Groundbreaking black hole research takes 2020 Nobel Prize in Physics

STOCKHOLM, Sweden — Three astrophysicists' groundbreaking work with black holes have taken the 2020 Nobel Prize in Physics.

Scientists Roger Penrose, Reinhard Genzel and Andrea Ghez will split the roughly $1.1 million prize, with Penrose awarded half and Genzel and Ghez splitting the other half, The New York Times reported.

Penrose, an Oxford University mathematician, proved successfully that black holes must exist if Albert Einstein’s theory of gravity, known as general relativity, is correct. Meanwhile, Genzel and Ghez were honored for their decades-long investigation of the black hole in the center of the Milky Way that proved it is, in fact, a supermassive black hole, the Times reported.

The Nobel Assembly announced the prize at the Royal Swedish Academy of Sciences in Stockholm on Tuesday.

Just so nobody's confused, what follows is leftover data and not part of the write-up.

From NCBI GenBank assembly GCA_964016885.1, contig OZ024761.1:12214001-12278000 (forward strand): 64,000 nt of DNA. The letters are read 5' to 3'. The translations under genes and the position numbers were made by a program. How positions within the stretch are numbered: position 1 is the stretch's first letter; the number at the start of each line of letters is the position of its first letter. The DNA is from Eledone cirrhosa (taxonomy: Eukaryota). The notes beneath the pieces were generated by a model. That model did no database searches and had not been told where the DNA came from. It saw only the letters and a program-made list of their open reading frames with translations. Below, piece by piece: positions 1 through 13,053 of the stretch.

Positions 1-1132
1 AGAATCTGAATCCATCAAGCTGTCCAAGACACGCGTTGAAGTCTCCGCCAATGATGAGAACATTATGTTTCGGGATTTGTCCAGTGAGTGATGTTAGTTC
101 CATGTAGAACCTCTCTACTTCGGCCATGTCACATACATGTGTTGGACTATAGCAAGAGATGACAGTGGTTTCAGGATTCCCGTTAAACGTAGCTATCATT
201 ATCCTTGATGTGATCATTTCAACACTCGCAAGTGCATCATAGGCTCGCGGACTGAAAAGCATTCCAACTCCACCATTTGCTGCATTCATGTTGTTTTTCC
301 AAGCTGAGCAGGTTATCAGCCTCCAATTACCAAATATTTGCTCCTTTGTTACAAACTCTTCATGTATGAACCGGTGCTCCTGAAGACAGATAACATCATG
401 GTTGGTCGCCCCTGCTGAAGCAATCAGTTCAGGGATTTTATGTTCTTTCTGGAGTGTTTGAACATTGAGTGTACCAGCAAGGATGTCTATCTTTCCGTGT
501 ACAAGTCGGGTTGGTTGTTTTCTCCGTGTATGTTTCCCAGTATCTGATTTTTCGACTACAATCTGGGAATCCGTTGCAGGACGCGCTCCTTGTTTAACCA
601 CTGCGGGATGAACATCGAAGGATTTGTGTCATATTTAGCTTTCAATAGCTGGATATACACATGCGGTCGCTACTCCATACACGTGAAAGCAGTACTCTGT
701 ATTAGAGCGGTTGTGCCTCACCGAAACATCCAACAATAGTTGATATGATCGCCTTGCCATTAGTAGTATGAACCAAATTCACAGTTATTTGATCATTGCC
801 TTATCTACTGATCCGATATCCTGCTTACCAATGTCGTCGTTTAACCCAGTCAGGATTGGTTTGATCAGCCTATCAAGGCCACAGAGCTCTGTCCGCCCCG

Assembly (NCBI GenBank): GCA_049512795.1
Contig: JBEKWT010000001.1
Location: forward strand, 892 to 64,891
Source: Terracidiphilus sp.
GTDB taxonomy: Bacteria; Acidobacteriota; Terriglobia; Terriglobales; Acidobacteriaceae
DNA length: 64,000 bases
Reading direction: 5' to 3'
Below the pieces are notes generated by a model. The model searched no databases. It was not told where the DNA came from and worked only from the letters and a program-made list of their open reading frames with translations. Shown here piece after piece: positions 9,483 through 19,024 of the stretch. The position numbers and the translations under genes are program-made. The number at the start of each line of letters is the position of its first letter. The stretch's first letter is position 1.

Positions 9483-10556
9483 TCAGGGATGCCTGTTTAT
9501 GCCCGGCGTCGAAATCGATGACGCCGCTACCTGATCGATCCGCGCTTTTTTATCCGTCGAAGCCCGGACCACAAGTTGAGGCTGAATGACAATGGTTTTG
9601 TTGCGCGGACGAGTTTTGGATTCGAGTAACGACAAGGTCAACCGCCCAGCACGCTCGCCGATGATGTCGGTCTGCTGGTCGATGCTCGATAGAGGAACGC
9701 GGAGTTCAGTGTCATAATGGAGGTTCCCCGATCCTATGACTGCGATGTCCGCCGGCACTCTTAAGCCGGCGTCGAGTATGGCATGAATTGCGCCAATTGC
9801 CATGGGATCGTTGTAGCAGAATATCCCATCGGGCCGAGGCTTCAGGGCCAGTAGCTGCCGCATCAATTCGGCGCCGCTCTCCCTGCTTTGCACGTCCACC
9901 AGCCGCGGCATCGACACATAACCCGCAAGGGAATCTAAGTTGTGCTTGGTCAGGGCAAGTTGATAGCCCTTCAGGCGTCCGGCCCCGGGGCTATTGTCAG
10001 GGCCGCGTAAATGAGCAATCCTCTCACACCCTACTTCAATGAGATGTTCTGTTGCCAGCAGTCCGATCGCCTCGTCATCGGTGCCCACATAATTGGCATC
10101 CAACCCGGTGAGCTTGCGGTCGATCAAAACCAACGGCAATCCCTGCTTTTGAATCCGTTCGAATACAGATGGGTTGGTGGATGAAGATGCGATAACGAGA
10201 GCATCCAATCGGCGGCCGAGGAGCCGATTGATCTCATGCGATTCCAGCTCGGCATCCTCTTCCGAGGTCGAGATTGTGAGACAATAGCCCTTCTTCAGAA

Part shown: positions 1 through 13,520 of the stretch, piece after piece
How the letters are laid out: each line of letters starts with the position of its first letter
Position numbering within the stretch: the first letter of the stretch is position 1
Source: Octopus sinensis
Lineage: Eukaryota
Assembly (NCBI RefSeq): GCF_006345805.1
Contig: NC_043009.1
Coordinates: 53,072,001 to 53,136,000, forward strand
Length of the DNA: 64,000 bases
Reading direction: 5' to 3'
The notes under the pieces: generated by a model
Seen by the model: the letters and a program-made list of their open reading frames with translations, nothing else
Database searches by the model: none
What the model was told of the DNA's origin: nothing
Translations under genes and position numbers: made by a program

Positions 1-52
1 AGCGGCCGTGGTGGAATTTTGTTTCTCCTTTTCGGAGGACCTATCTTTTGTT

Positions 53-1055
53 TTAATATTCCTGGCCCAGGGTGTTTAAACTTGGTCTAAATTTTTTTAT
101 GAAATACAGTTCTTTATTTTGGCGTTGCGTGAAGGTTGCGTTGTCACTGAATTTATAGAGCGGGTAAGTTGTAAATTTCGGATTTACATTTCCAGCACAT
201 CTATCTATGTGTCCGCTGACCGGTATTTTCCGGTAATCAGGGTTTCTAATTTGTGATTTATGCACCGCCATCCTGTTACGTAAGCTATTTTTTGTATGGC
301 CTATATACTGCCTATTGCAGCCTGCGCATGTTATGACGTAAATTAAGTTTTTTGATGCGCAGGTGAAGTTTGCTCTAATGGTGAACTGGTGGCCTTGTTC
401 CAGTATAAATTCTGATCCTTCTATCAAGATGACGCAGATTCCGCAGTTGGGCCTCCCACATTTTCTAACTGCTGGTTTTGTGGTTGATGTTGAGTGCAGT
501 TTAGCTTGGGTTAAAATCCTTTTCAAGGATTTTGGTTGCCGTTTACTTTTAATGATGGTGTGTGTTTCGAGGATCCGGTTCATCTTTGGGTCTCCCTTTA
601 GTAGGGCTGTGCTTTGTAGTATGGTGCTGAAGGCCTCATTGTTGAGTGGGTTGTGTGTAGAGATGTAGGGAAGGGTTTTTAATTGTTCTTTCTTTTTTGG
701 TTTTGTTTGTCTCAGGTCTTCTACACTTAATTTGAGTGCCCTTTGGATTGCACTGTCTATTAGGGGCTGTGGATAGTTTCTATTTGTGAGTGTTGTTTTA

“Penrose, Genzel and Ghez together showed us that black holes are awe-inspiring, mathematically sublime, and actually exist,” Tom McLeish, professor of natural philosophy at the University of York, told the Science Media Centre in London, CNN reported.

Göran K. Hansson, secretary for the Royal Swedish Academy of Sciences, heralded the work of the 2020 honorees for shedding light on the “darkest secrets of the universe.”

According to the Times, Ghez is only the fourth woman to win the coveted award, following Marie Curie in 1903, Maria Goeppert Mayer in 1963 and Donna Strickland in 2018.

Read more here and here.

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